Self-sacrifice  

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Train wreck at Montparnasse (October 22, 1895) by Studio Lévy and Sons.
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Train wreck at Montparnasse (October 22, 1895) by Studio Lévy and Sons.

Self-sacrifice, the act of deliberately following a course of action that has a high risk or certainty of suffering or death (which could otherwise be avoided), in order to achieve a perceived benefit for certain others, is a powerful theme with a well established place in many cultures, myths, and societies. Self-sacrifice may also be more broadly defined as selflessness, or the readiness to inflict pain upon yourself to save others; it is this definition which, for example, Leo Tolstoy embraced and espoused.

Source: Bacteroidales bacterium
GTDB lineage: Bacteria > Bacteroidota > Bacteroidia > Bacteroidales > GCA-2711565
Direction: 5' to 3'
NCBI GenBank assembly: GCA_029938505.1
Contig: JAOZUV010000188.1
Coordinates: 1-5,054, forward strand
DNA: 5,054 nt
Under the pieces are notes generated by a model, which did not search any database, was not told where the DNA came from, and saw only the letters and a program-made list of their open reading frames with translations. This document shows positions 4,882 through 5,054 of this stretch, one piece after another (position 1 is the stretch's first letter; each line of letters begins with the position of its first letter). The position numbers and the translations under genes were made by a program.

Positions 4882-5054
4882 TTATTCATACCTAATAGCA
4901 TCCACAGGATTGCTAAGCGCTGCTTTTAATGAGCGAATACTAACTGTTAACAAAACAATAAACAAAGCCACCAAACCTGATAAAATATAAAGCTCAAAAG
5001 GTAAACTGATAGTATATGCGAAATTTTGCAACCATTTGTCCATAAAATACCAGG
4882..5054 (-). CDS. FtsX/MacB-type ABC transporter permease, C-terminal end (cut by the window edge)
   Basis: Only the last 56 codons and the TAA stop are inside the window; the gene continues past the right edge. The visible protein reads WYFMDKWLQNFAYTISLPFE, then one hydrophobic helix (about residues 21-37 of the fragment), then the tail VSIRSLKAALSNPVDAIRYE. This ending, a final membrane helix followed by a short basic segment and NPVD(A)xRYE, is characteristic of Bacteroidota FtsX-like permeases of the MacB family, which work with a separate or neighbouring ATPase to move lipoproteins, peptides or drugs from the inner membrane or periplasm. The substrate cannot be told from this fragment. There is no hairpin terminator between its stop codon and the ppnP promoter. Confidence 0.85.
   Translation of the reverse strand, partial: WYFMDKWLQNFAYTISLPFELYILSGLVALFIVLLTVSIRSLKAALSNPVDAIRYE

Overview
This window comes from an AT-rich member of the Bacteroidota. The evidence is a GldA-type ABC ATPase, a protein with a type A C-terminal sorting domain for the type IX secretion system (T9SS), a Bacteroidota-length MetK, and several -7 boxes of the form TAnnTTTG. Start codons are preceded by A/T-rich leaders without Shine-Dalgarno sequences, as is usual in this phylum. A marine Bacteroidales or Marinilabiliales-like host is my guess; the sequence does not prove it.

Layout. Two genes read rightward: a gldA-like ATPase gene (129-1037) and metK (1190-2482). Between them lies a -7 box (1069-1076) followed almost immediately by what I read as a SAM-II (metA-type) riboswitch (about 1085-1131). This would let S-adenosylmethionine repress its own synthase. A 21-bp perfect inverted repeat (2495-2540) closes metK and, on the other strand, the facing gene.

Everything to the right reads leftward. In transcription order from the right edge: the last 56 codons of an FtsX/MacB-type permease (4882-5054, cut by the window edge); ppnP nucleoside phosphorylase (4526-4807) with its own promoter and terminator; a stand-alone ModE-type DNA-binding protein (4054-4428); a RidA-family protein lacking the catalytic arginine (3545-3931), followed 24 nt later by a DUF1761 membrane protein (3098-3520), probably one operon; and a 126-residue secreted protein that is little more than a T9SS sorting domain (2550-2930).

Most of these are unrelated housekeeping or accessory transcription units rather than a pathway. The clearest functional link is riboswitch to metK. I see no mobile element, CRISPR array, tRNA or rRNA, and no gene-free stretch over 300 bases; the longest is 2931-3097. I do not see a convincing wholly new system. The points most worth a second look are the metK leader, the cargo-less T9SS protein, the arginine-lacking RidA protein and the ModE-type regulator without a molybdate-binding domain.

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Unless indicated otherwise, the text in this article is either based on Wikipedia article "Self-sacrifice" or another language Wikipedia page thereof used under the terms of the GNU Free Documentation License; or on original research by Jahsonic and friends. See Art and Popular Culture's copyright notice.

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